8
$\begingroup$

Python has generators which save memory, is there a technique for generating in memory examples for your training set "on the fly".

For example purposes, I constructed here a regressor for blur:

randomMask[img_] := 
 Module[{t, h, g, d = ImageDimensions[img]}, 
  t = Table[{PointSize@RandomReal[{0, .1}], 
     RandomChoice[{Point, 
        Rectangle[#, # + RandomReal[{-200, 200}, {2}]] &}]@
      RandomPoint[Rectangle[{0, 0}, d]]}, {RandomChoice[{0, 1, 2, 3, 
       4, 8, 14, 20, 50, 200}]}];
  g = Graphics[t, PlotRange -> Transpose[{{0, 0}, d}], ImageSize -> d];
  {g, Area@DiscretizeGraphics@g/Times @@ d}]

makeExample[img_] := Module[{g, v},
   {g, v} = randomMask[img];
   ImageCompose[img, SetAlphaChannel[Blur[img, 15], ColorNegate@g]] ->
     v
   ];

imgs = ConformImages[ExampleData /@ ExampleData["TestImage"], {100, 100}];

(* this is a large set that I don't want to precompute !!! *)
train = Table[makeExample@RandomChoice[imgs], {3000}]
test = Table[makeExample@RandomChoice[imgs], {500}];

convnet=NetChain[{
ConvolutionLayer[20,{5,5}],
ElementwiseLayer[Ramp],
PoolingLayer[{2,2},{2,2}],
ConvolutionLayer[50,{5,5}],
ElementwiseLayer[Ramp],
PoolingLayer[{2,2},{2,2}],
FlattenLayer[],
DotPlusLayer[500],
ElementwiseLayer[Ramp],
DotPlusLayer[50],
ElementwiseLayer[Ramp],
DotPlusLayer[1]
},
"Input"->NetEncoder[{"Image",{100,100}}],
"Output"->NetDecoder["Scalar"]
]

trainedConvnet = NetTrain[convnet, train, TargetDevice -> "GPU"]
output = trainedConvnet /@ Keys[test];

target = test // Values;
meanSquareLoss = Mean@Flatten[(#Output - #Target)^2, Infinity] &;

data = <|"Output" -> {{output}}, "Target" -> {{target}}|>;
N@meanSquareLoss@data
$\endgroup$
11
$\begingroup$

It's not very well tested but you can supply a "$AugmentationFunction" -> f option to the Image NetEncoder in which you can put a Blur or whatever (anything that takes an image and produces an image). This option is not officially supported and it'll probably be replaced with something superior in future.

EDIT: we plan on supporting the ability to generate batches via a callback function in 11.1. The training data spec will look something like {f, n}, where f is your callback function (which should take a batchsize and produce an association mapping port to input data) and n is the number of examples that should count as a training round.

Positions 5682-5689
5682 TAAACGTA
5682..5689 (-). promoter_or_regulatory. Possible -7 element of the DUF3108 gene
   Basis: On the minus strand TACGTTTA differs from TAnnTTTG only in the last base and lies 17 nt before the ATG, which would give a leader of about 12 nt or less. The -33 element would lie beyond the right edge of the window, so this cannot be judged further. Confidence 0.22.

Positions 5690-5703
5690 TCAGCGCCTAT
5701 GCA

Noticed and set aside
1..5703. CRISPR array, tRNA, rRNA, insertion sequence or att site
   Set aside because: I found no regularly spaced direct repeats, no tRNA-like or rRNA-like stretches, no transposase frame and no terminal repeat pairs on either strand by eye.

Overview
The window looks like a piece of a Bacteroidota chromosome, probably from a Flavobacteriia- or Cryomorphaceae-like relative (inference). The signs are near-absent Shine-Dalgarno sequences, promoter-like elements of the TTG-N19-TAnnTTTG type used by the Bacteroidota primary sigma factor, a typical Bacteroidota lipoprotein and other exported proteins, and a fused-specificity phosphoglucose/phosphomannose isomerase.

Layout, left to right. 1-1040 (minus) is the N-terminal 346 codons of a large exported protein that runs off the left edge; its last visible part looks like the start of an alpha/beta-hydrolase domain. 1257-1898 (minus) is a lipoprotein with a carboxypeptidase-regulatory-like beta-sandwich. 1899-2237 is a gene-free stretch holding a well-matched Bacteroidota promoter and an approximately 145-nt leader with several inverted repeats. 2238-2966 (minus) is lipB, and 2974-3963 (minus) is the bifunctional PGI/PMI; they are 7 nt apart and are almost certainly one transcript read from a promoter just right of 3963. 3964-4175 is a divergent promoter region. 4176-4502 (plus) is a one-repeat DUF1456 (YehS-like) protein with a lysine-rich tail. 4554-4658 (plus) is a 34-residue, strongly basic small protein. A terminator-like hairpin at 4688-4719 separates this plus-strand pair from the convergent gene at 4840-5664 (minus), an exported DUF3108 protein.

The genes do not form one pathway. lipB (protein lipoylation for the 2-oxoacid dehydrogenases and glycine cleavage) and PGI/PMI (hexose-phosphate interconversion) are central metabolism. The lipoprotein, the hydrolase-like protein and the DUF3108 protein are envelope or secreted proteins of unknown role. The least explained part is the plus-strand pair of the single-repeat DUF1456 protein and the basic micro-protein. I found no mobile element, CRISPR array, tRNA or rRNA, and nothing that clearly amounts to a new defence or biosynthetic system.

SECOND EDIT: this functionality has landed in 11.1 builds, so you can now supply an arbitrary function to produce batches of data on demand. You might want to sign up to be a beta tester.

$\endgroup$
  • $\begingroup$ Where does one sign up for beta testing? I would be really interested in trying out the new neural network stuff $\endgroup$ – Sascha Oct 3 '16 at 20:43
  • $\begingroup$ @Sascha I'm not actually sure. Try contacting customer support and asking them. $\endgroup$ – Taliesin Beynon Oct 3 '16 at 21:30
  • $\begingroup$ @Sascha Ok I can get you on the list. If you want to email me at my first name and first letter of my last name at wolfram.com and you'll be added to to the beta program, which will be going live for 11.1 very soon. $\endgroup$ – Taliesin Beynon Oct 4 '16 at 16:00
10
$\begingroup$

You can do out-of-core classification with the new function File (link1, link2).

I will simplify your code. For example, we have directory 'train' with 100 images.

CreateDirectory["train"];
Do[
 Export[
  "train\\" <> ToString[i] <> ".jpg",
  RandomImage[1, {100, 100}, ColorSpace -> "RGB"]
  ],
 {i, 100}
 ]

Let's compare the calculation speed of out-of-core File and classic Import.

SetDirectory["train"];

X1 = File /@ FileNames[];
X2 = Import /@ FileNames[];

Y = RandomInteger[1, 100];

Convolutional neural network:

convnet = NetChain[
   {
    ConvolutionLayer[20, {5, 5}],
    ElementwiseLayer[Ramp],
    PoolingLayer[{2, 2}, {2, 2}],
    ConvolutionLayer[50, {5, 5}],
    ElementwiseLayer[Ramp],
    PoolingLayer[{2, 2}, {2, 2}],
    FlattenLayer[],
    DotPlusLayer[500],
    ElementwiseLayer[Ramp],
    DotPlusLayer[50],
    ElementwiseLayer[Ramp],
    DotPlusLayer[1]
    },
   "Input" -> NetEncoder[{"Image", {100, 100}}],
   "Output" -> NetDecoder["Scalar"]
   ];
SeedRandom[123];
AbsoluteTiming[
 net1 = NetTrain[convnet, X1 -> Y, BatchSize -> 16, MaxTrainingRounds -> 1];
 ]

{5.79041, Null}

SeedRandom[123];
AbsoluteTiming[
 net2 = NetTrain[convnet, X2 -> Y, BatchSize -> 16, MaxTrainingRounds -> 1];
 ]

{5.54343, Null}

As we can see, the difference in the speed of calculations is very small.

But of course this is not an online augmentation of the dataset.

'In-the-storage' augmentation with function ImageFileApply:

augmentingFunctions = {# &, 1 - # &};
numberOfRounds = 3;

SeedRandom[123];
Do[
 Xaugm = File /@ (ImageFileApply[RandomChoice[augmentingFunctions], #] & /@ X1);
 net1 = NetTrain[convnet, Xaugm -> Y, BatchSize -> 16, MaxTrainingRounds -> 1];
 DeleteFile@FileNames["* at *.jpeg"],
 {numberOfRounds}
 ]
$\endgroup$

Your Answer

By clicking “Post Your Answer”, you agree to our terms of service, privacy policy and cookie policy

Not the answer you're looking for? Browse other questions tagged or ask your own question.